Constructive dismissal and affairs of the heart

Increasingly, employees are resigning and claiming they did so because the employer made their continued employment intolerable. But what exactly is required for an employee to succeed in a claim for constructive dismissal?

3 Apr 2017 3 min read Employment Alert Article

In the case of Niland v Ntabeni NO and others PR33/16 (24 February 2016, unreported), the Labour Court was tasked with deciding whether an employee could claim constructive dismissal on the basis of an affair between his employer and his wife.

The test for constructive dismissal was set out in Pretoria Society for the Care of the Retarded v Loots (1997) 18 ILJ 981 (LAC)
as follows:

Where an employee resigns or terminates the contract as a result of constructive dismissal such employee is, in fact, indicating that the situation has become so unbearable that the employee cannot fulfil what is the employee’s most important function, namely to work. The employee is in effect saying that he or she would have carried on working indefinitely had the unbearable situation not been created. She does so on the basis that she does not believe that the employer will ever reform or abandon the pattern of creating an unbearable work environment. If she is wrong in this assumption and the employer proves that her fears were unfounded then she has not been constructively dismissed and her conduct proves that she has in fact resigned.

the court’s function is to look at the employer’s conduct as a whole and determine whether it is such that its effect, judged reasonably and sensibly, is such that the employee cannot be expected to put up with it. I am also of the view that the conduct of the parties has to be looked at as a whole and its cumulative impact assessed.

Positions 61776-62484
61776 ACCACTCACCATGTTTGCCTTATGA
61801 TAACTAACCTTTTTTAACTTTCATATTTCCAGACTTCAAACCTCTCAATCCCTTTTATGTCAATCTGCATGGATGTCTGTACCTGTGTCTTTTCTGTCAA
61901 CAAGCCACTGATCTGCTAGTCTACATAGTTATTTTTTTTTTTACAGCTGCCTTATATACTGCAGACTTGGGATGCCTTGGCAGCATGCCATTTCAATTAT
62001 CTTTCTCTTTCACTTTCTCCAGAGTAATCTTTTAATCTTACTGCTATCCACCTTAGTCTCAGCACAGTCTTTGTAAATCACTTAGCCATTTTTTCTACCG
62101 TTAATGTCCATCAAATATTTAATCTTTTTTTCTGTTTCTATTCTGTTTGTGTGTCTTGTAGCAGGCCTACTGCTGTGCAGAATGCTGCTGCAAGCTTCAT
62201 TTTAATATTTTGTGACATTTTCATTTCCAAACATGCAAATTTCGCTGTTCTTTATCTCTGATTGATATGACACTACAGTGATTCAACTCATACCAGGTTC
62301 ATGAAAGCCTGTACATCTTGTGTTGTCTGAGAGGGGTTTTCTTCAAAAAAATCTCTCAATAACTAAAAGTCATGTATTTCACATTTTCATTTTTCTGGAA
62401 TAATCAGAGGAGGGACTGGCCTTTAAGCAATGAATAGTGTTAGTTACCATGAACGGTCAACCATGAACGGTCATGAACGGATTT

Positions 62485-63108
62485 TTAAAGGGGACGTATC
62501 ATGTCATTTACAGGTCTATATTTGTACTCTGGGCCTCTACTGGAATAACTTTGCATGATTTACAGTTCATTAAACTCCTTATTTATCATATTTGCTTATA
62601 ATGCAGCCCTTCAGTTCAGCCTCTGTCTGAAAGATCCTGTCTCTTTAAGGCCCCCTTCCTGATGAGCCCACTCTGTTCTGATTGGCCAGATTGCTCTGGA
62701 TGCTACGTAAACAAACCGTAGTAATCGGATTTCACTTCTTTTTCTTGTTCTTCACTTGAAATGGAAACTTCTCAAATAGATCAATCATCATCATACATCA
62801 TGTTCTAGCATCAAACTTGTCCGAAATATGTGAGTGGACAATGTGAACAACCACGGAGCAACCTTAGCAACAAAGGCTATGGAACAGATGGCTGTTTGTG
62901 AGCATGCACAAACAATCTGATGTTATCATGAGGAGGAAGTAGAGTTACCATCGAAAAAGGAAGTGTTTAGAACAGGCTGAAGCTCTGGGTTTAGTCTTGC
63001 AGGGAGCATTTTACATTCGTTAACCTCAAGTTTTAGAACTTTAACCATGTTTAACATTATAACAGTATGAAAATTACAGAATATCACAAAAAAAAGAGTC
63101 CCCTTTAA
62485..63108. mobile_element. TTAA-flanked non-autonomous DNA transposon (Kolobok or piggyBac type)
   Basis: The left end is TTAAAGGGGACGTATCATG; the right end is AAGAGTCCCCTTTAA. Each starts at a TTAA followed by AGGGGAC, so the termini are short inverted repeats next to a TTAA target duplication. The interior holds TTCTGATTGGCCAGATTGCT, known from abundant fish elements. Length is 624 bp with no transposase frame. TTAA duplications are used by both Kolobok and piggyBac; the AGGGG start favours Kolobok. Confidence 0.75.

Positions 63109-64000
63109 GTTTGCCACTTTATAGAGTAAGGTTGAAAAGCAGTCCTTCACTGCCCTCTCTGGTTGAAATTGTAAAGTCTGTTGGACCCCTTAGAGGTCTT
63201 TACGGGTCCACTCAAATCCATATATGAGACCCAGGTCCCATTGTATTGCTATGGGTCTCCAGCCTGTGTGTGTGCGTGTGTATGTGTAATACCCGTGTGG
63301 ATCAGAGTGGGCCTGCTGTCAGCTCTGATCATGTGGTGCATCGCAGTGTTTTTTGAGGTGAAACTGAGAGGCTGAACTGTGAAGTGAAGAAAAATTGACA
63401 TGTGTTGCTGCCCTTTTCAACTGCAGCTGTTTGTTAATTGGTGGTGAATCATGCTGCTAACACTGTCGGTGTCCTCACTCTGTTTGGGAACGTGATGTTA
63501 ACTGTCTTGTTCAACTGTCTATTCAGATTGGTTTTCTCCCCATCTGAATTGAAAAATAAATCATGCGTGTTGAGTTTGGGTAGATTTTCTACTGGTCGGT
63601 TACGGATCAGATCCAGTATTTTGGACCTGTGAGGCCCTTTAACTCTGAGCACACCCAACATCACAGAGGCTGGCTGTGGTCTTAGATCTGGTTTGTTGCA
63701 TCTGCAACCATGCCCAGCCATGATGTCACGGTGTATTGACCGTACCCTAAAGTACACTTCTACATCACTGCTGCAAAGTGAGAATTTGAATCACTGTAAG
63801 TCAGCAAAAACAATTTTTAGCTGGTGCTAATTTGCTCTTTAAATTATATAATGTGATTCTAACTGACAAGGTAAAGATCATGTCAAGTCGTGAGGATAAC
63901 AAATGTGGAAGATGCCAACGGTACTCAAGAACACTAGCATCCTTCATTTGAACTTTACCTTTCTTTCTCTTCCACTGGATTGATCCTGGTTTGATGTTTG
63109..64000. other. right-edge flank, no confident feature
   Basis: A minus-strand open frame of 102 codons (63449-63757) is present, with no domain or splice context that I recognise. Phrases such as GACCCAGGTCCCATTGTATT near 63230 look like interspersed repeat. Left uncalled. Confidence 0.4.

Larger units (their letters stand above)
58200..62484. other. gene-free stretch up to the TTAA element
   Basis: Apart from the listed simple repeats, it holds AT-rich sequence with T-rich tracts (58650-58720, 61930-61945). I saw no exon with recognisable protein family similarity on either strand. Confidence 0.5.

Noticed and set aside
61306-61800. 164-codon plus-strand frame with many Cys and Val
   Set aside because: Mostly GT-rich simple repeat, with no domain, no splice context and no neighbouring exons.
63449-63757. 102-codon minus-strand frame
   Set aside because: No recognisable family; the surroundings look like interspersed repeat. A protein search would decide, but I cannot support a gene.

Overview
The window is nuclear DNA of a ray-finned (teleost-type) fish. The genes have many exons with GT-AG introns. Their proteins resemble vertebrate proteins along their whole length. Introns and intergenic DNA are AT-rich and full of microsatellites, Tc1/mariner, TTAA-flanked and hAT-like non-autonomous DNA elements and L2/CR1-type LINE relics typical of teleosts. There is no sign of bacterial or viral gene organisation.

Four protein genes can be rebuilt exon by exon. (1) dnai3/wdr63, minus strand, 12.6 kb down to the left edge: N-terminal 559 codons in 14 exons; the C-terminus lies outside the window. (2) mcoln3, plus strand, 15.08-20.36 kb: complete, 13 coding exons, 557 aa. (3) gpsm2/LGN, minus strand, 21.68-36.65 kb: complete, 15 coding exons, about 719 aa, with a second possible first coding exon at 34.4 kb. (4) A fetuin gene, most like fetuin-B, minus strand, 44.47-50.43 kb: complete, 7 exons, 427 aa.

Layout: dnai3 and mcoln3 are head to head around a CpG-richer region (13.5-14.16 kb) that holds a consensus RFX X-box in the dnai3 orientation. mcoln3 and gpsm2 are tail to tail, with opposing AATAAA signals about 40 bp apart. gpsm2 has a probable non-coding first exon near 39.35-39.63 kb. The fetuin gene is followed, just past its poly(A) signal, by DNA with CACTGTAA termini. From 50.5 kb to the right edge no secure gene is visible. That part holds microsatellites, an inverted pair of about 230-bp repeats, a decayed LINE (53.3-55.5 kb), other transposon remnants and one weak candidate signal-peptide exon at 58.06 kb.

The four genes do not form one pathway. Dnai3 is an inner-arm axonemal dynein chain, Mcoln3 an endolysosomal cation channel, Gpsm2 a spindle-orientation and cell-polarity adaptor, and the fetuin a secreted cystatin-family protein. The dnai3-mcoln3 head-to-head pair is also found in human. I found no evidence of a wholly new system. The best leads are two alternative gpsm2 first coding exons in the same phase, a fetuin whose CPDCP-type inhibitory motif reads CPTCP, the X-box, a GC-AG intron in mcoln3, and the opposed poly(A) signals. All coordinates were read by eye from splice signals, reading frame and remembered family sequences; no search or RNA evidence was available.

The conduct of the employer must be judged objectively. In accordance with the decision in Murray v Minister of Defence (2008) 29 ILJ 1369 (SCA), it is not sufficient for an employee to establish that he or she was subjected to intolerable conditions. More is required. The employer must be culpably responsible in some way for the intolerable conditions. The employer’s conduct must have lacked reasonable and proper cause.

In the Niland case, the employee commenced working for the employer as a professional hunter in 2003. The employer and employee established a good friendship. In 2013, the employee discovered that his wife was having an affair with his employer. Despite being made aware of this, the employee reconciled with his employer and continued with the employment relationship. However, in April 2015, a verbal altercation took place between the employer and employee during which the employer taunted the employee with details of the affair. Despite this, the employment relationship once again continued.

On 14 July 2015, the employee informed the employer that he was resigning. He made no mention of the affair. The employee took up employment with a competitor shortly after his resignation.

The employee then referred a constructive dismissal dispute to the CCMA. He was unsuccessful and applied to the Labour Court to review and set aside the award.

The Labour Court considered the unusual context and made the following observations:

  • The employee’s wife was a willing participant in the affair and the employee had never confronted the employer with any specific complaints or asked him to rectify the intolerable situation.
  • At no point did the employee bring his grievance to the attention of the employer.
  • The employee continued his employment for another three months after the incident which, according to the employee, constituted the last straw.
  • The real reason the employee resigned was to take up employment with a competitor.

This case highlights that an employee will be unsuccessful in a constructive dismissal claim if the employee failed to bring the intolerable conditions to the attention of the employer.

The employer has not been afforded the opportunity to address the employee’s concerns and the employee fails to show that the intolerable situation was the sole reason for the resignation – and not a desire to pursue another more lucrative employment opportunity or avoid a performance management process or disciplinary hearing.

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